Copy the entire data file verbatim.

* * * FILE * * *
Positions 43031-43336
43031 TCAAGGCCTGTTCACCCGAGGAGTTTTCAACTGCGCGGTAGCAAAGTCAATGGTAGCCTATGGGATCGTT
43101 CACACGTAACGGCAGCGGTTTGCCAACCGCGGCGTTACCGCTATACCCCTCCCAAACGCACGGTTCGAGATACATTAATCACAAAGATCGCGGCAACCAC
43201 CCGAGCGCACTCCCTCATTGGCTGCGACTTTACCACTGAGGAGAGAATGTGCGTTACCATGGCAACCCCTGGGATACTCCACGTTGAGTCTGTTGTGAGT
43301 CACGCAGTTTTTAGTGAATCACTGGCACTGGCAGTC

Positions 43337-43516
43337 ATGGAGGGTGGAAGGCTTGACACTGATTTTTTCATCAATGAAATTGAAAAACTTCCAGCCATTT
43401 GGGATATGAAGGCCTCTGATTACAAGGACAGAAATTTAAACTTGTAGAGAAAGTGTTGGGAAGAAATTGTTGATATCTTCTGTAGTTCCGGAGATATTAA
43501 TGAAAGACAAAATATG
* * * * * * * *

Positions 43031-43336
43031 TCAAGGCCTGTTCACCCGAGGAGTTTTCAACTGCGCGGTAGCAAAGTCAATGGTAGCCTATGGGATCGTT
43101 CACACGTAACGGCAGCGGTTTGCCAACCGCGGCGTTACCGCTATACCCCTCCCAAACGCACGGTTCGAGATACATTAATCACAAAGATCGCGGCAACCAC
43201 CCGAGCGCACTCCCTCATTGGCTGCGACTTTACCACTGAGGAGAGAATGTGCGTTACCATGGCAACCCCTGGGATACTCCACGTTGAGTCTGTTGTGAGT
43301 CACGCAGTTTTTAGTGAATCACTGGCACTGGCAGTC

Positions 43337-43516
43337 ATGGAGGGTGGAAGGCTTGACACTGATTTTTTCATCAATGAAATTGAAAAACTTCCAGCCATTT
43401 GGGATATGAAGGCCTCTGATTACAAGGACAGAAATTTAAACTTGTAGAGAAAGTGTTGGGAAGAAATTGTTGATATCTTCTGTAGTTCCGGAGATATTAA
43501 TGAAAGACAAAATATG